Sighing hard, Bismark finally met his eyes, “Sir Linton has an unsated desire to dispose of the King.  In the early years of his reign, it seems the good King made a decision that lead to longsuffering for Linton’s family.  In the midst of their poverty, his firstborn son passed away.  Now Linton stands in favor with the King as a head of foreign trade and disciplinary treatments.”

                Edwin lifted his eyes, “But still holds the grudge?”

                Bismark nodded.

                “Very good.”  Edwin handed over the pouch of poison, “Make sure that he gets more than eight drops into the King’s drink.”  Because screw that old hag and her rules.

                “I don’t like any of this.  But, if it really comes down to it, I hope you were right about the sickness.”  Bismark snatched the skin and pulled it into his coat.

                Edwin held impassivity, but only until Bismark strode off towards the King’s Palace, feet set on a mission.  As he watched his companion depart, Edwin ran Bismark’s words through his head, but he could not decipher if they had any real meaning or not.

                Before becoming a young noble, Edwin had no appreciation for things like recreational garden-tending.  It was a thing reserved for the elite.  A frivolous activity for the hands of those who didn’t know real work or hardship.  Even now Edwin didn’t understand how some of his peers could be so fascinated over something so trivial.  In his admittance though, the flora had started to catch his fancy.  Not as a personal activity, but aesthetically, for the beauty they provided Kastern.  He didn’t care much for beauty over the years.  Hard to appreciate something you’ve never really known.

                One leg swaying over the ledge, Edwin perched himself on the rim of a home, in a nook not easily noticed.  It was one of his favorite spots to sleep before his inheritance.  He spun an apple in one hand, taking arbitrary and infrequent bites from its soft body.  Feeling docile, his attention easily caught on the flowing people of the street below and the garden master’s shop that filled the sky with aroma.  Bismark would return before long.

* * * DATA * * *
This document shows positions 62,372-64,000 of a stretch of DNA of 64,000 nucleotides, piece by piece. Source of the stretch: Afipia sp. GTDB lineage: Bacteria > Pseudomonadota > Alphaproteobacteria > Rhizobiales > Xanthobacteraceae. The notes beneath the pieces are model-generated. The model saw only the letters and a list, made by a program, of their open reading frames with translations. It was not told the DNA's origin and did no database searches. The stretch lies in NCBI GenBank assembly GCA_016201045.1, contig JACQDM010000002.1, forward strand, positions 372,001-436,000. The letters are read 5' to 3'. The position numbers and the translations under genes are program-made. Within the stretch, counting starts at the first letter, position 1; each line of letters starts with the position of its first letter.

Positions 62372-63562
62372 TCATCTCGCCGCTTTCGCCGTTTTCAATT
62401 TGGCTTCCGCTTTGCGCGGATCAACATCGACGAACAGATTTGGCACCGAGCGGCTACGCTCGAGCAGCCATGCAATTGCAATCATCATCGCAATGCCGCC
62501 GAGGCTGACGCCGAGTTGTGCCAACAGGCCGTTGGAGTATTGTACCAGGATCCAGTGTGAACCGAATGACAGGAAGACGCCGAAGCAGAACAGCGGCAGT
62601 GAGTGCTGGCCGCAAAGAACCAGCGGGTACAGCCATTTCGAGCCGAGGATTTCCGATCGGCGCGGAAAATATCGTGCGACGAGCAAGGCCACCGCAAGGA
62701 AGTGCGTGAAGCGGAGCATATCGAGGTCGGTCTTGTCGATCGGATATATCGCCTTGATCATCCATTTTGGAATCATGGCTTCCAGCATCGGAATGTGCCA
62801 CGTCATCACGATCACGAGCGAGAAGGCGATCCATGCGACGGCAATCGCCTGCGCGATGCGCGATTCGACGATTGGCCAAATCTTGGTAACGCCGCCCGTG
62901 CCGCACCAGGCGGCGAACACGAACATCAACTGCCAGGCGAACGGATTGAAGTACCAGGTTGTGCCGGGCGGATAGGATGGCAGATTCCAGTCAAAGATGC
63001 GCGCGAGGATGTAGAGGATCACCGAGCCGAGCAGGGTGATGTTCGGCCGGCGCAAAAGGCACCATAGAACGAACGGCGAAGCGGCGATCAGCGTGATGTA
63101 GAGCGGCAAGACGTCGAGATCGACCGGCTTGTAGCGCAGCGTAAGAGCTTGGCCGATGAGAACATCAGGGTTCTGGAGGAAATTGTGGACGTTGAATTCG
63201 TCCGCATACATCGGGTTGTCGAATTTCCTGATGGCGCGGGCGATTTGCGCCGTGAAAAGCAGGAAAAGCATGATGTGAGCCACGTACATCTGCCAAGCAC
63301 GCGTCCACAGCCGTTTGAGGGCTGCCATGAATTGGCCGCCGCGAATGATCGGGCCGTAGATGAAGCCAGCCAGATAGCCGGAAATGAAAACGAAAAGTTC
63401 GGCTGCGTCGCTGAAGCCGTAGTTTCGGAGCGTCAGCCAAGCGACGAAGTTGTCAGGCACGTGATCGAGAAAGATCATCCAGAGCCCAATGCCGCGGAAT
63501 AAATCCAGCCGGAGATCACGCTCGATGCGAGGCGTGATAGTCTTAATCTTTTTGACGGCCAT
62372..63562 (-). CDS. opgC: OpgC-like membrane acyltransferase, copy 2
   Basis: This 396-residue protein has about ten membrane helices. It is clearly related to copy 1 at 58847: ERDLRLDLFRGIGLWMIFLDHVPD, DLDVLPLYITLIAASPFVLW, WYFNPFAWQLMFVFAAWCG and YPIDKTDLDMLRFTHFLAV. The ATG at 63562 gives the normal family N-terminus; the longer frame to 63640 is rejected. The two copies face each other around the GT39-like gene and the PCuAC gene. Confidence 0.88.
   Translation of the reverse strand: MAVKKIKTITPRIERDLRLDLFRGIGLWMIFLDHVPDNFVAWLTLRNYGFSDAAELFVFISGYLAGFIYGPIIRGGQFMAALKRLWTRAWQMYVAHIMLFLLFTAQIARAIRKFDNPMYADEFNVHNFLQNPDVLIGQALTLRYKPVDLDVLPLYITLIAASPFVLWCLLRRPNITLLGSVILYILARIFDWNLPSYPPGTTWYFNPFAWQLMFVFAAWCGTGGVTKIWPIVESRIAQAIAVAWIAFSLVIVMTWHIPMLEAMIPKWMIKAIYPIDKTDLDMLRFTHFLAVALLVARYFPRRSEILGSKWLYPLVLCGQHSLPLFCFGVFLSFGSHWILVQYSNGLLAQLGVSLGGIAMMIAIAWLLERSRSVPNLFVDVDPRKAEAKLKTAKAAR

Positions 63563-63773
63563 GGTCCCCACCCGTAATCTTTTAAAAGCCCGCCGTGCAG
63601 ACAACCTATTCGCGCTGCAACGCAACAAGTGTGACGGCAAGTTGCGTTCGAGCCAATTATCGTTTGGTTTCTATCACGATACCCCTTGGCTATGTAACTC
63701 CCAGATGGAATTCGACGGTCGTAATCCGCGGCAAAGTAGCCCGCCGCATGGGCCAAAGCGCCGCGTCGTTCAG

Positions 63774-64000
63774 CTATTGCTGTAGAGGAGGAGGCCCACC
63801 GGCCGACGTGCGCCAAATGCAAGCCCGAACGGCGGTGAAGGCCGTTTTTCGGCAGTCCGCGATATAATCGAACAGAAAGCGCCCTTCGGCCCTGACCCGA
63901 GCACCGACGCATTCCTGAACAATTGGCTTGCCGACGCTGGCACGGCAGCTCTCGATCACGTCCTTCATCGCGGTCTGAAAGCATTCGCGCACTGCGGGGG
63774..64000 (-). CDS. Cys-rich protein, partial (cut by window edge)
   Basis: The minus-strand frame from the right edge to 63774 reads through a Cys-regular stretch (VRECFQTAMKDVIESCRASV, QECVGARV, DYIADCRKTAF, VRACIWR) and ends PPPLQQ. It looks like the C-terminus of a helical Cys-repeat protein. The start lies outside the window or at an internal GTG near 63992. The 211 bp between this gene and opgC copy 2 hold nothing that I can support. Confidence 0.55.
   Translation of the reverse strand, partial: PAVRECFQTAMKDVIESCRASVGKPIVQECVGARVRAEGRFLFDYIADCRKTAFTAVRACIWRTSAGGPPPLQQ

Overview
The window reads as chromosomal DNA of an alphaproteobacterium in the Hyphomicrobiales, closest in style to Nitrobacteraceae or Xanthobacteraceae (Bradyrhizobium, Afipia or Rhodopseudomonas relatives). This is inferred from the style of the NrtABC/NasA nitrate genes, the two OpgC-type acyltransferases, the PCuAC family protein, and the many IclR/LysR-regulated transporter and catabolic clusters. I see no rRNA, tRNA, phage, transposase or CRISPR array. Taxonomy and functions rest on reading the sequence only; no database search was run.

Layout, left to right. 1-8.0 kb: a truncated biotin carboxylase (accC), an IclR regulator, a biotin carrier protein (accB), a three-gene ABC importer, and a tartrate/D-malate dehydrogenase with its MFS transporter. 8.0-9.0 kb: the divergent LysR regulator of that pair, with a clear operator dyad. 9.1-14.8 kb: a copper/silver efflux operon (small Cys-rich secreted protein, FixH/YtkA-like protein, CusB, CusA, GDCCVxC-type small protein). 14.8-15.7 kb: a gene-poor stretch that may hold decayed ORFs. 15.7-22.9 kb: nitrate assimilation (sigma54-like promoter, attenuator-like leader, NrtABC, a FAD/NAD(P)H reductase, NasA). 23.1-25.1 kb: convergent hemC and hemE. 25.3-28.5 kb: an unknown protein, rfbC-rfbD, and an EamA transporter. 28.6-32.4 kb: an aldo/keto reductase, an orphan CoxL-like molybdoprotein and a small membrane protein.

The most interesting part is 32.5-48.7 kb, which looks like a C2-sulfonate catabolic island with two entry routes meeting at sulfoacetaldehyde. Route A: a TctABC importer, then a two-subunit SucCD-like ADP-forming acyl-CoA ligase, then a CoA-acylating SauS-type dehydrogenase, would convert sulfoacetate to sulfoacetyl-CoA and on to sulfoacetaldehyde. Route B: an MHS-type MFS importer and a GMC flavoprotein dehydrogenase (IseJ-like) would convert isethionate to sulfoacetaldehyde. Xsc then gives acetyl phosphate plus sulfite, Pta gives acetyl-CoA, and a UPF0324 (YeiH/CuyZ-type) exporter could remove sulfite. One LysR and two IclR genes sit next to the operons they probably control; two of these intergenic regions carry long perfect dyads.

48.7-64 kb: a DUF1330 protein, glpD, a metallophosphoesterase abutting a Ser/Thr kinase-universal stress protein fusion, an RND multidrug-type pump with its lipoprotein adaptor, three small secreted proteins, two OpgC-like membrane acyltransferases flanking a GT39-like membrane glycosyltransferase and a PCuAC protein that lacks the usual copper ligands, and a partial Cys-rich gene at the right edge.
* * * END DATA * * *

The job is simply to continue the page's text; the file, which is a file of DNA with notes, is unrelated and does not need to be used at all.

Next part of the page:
Indeed, no sooner than Edwin took down the last bite of the apple core did his confidant round the corner, his face shadowed by hood and discretion.  Edwin rolled his shoulders to loose a couple cracks in his spine and left the perch to meet Bismark.

                Eyes shifting around to assess if he’d been followed, Bismark finally sighed and removed the hood, “It is done.”

                Edwin didn’t allow himself to smile.  He was a nobleman now.  Even through complacence, he needed to be well-mannered, “Thank you, Bismark.  You have done me a great service.”

                “Have I?  I’m not so sure.”  Bismark said.

                “You did deliver the poison to Sir Linton, yes?”

                “I did.”

                “And you have faith in his ability to administer the poison?”

                “Unfortunately, I do.”

                Edwin frowned, “Then I don’t see the question.”

                Bismark stepped closer.  Only now could Edwin see the sweat on his forehead and the pale tone of his skin.  “What happened?” Edwin said in growing fear.

                “Do you have faith in what you’re doing?”

                Pausing for just a moment too long, Edwin swallowed, “The King has commited a crime.  The crime of murder.  Is it not my job to right this wrong?”

                “So you believe to the end that you are justice, here.”  Bismark nodded, “Then the poison was real?  Because I only gave Sir Linton half.”

                Edwin felt beads against his skin. “What did you do with the other half?”

                “I want to believe that you are a good person, Edwin,” Bismark smiled sickly, “You are my best friend and now my lord.  I have faith that you would not truly harm a man that has done such good.  So I’m going to find if your motives are true.  I drank the other half.”

 

End of Part II